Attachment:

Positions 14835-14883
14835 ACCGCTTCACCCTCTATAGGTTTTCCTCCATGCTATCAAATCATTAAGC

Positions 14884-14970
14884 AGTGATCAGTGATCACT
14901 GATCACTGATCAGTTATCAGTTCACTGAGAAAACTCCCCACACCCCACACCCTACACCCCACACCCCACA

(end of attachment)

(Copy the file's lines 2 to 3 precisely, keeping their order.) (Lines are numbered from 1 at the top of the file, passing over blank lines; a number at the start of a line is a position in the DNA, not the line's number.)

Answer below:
14835 ACCGCTTCACCCTCTATAGGTTTTCCTCCATGCTATCAAATCATTAAGC

Positions 14884-14970